A 'mini' in Antarctica

This is a black-and-white photograph of a modified Mini Minor car at Wilkes station in Antarctica in 1965. The modified Mini is sitting on snow tyre-tracks against a backdrop of ice and rocks.

Educational value

  • Wilkes station is situated in Wilkes Land in Eastern Antarctica, which covers 2.6 million square kilometres of mostly glacial land and is the largest area of the Australian Antarctic Territory. The area surrounding Wilkes station comprises four peninsulas: the Clark, Bailey, Mitchell and Browning Peninsulas, as well as Robinson Ridge and many islands.
  • Wilkes station was named after the American explorer Charles Wilkes, who led the US Exploring Expedition in 1838–42 and who observed the phenomenon of the continental margin, which helped prove that Antarctica was a continent. Wilkes station was established on the western side of the Clark Peninsula by the USA in 1957; it was transferred to Australia in 1959, after the collaborative International Geophysical Year (IGY) project had ended.
  • Wilkes was used as a research station and between 1962 and 1969 researchers with the University of Tasmania used it to monitor cosmic rays. In 1969 Wilkes was abandoned as a base for research, having been replaced by the newly built Casey station, situated on the nearby Bailey Peninsula.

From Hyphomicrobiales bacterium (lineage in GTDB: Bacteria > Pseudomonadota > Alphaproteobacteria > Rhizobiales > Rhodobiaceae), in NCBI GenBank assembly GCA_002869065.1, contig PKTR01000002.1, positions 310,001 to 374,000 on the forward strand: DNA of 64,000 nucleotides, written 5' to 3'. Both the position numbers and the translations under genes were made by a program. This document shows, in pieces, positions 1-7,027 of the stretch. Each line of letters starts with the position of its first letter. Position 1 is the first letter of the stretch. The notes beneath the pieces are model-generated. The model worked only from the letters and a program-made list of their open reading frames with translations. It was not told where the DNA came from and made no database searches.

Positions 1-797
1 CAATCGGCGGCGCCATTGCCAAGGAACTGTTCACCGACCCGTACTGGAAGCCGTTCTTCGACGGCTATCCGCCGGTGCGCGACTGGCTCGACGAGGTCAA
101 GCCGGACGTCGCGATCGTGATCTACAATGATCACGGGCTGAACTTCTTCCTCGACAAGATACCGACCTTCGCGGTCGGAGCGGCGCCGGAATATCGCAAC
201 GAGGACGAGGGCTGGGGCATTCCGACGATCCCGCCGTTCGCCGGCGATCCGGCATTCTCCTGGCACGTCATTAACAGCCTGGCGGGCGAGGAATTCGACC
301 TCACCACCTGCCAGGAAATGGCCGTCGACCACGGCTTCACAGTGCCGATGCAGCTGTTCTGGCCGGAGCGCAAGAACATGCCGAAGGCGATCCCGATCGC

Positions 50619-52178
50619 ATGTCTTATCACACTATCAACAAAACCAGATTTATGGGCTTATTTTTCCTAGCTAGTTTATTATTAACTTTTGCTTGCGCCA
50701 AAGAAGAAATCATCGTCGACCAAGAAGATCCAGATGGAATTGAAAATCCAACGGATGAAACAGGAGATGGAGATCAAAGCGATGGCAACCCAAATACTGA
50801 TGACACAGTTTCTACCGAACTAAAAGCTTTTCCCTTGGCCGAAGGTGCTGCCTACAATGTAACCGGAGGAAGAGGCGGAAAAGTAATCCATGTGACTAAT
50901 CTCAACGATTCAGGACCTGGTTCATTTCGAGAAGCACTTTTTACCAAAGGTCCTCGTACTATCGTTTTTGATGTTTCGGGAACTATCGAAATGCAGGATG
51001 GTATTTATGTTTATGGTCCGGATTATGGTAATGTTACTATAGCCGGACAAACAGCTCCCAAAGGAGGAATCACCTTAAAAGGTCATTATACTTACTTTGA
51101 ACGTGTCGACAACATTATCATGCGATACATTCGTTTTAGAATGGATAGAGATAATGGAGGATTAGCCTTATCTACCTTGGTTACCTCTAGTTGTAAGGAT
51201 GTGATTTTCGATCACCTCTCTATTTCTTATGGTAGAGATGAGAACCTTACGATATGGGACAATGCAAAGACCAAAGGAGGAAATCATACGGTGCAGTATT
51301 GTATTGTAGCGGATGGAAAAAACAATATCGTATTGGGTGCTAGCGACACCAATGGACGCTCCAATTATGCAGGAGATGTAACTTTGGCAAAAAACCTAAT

• This photograph shows the resourcefulness of people when exploring and living in harsh inhospitable conditions. The Mini Minor car in the photograph has been modified by removing the tyres and placing it on caterpillar tracks that can cross the snow and ice.
  • The Mini Minor was a revolutionary small car first produced in 1959, which earned popular acclaim by winning the Monte Carlo Rally in 1964, 1965 and 1967. It was popular with celebrities and stars, being driven by the Beatles, Queen Elizabeth II and Peter Sellers, which helped establish the Mini as the iconic motor car of the 1960s. Mini owners often modified their cars to suit their needs, for example by including hatchbacks and other features.
  • The isolated harsh rocky and icy environment that makes up Antarctica mean that special equipment is needed to explore and navigate the terrain. Minis are not the only cars to have been transported to Antarctica – an early motor car was shipped there during Shackleton's 1907–09 expedition, and Volkswagons and snowcats were also used in Antarctica during the 1960s.